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Election board accused of misdemeanor in Mautino case

Politics

By Glenn Minnis | Oct 23, 2017

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The Edgar County Watchdogs (ECW) are accusing the Illinois State Board of Elections (SBE) of committing a criminal act by not properly prosecuting Auditor General Frank Mautino for campaign spending violations he committed while a state representative.

“We allege this to be a criminal act, a Class A Misdemeanor, as provided for in the Illinois Election Code, Section 29-11,” the ECW said on its Illinois Leaks website. “Considering the SBE was negligent in the performance of their duties, we went ahead and forwarded this to the proper authorities in the form of a criminal complaint, along with other criminal allegations.”

Mautino was fined $5,000 after he failed to act in accordance with SBE orders to submit corrected campaign reports, electing instead to exercise his Fifth Amendment rights against self-incrimination. Throughout the proceedings, SBE officials took the stance that nothing supported allegations that Mautino had violated election code in any way.


Frank Mautino

The ECW countered by asking how election officials could find Mautino guilty of one infraction and not the other, particularly given the rule that states: “Any person who knowingly fails or refuses to comply with any lawful order of an election authority issued by the election authority in the performance of the duties of the election authority, shall be guilty of a Class A misdemeanor.”

In the face of what they see as SBE’s gross negligence, ECW officials have taken the liberty of forwarding what they highlight as proof of Mautino’s transgressions to the proper authorities for the purposes of a criminal investigation.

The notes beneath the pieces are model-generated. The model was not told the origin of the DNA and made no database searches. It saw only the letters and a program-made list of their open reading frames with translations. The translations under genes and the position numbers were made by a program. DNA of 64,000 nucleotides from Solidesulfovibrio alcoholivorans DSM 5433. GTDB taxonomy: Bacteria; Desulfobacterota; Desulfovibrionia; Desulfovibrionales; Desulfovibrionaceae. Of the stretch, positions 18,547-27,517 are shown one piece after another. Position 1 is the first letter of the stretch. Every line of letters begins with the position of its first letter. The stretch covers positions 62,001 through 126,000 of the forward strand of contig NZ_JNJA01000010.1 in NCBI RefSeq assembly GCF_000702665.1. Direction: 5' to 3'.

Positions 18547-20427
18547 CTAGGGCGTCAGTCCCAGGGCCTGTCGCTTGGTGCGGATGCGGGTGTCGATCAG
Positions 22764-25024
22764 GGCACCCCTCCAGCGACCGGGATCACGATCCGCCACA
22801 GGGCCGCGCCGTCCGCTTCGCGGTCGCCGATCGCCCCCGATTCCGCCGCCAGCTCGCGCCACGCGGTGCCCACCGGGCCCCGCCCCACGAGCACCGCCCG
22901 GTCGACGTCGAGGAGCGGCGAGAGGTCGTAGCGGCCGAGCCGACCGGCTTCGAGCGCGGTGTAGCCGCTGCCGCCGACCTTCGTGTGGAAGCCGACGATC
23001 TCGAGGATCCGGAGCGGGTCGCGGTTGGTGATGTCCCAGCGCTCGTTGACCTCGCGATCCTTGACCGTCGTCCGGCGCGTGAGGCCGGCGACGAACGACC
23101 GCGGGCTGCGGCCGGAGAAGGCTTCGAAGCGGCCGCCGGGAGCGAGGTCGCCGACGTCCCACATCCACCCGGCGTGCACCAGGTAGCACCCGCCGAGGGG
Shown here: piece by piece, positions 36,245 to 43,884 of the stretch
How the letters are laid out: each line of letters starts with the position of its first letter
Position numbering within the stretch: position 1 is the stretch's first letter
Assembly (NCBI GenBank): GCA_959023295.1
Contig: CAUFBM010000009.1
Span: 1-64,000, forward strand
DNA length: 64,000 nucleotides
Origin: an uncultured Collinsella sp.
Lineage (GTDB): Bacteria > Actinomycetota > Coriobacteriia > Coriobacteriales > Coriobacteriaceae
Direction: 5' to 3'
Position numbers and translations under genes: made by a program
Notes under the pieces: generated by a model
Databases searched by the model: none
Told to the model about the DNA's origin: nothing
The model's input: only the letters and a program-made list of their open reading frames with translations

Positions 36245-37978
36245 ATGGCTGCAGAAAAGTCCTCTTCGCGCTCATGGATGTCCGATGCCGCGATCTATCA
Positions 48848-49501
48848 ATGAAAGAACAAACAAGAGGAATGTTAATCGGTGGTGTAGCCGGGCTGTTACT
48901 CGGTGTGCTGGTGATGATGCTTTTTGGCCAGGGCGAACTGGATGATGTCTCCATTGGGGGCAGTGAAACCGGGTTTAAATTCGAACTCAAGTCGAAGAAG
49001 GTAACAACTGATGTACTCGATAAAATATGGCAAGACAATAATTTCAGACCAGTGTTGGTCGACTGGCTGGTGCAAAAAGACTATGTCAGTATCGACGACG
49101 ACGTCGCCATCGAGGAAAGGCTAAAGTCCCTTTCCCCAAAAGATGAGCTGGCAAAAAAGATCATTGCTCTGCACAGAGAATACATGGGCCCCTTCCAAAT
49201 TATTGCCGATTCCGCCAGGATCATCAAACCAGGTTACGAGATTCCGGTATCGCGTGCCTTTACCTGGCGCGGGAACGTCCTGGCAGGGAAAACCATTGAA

In addition, the group is pushing Gov. Bruce Rauner to remove all SBE members from office who did not follow proper protocol in letting Mautino off the hook with only a slap on the wrist.

Some of Mautino’s alleged spending transgressions date to the 1990s and include claims he shelled out well over $200,000 to one local gas station over a 10-year period for what's documented in official records as gas and car repair costs.

He first came under scrutiny by the ECW after staffers noticed that he continued to collect campaign donations even after he was appointed to the auditor general position in 2015.

Records show his campaign also wrote checks totaling more than $200,000 to Spring Valley Bank. While the campaign insisted the money was used to pay off vendors who required cash payments, no documentation was ever put forth to corroborate such assertions.

The incident isn’t the first time the 54-year-old Mautino has been implicated in what many see as shady dealings. He was previously part of a federal investigation looking into patronage hiring in Cook County government.

“We think the board failed to address substantive issues,” Jeffrey Schwab, staff attorney at the Liberty Justice Center, previously told the Sangamon Sun. “We will probably file some sort of motion to bring this back before the board. In this instance, what needs to be made clear is whether his committee violated election code.”

ECW officials argue that Mautino’s suspect dealings “prove he will always operate in his best interest, not the best interest of the state.”

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Illinois Auditor General

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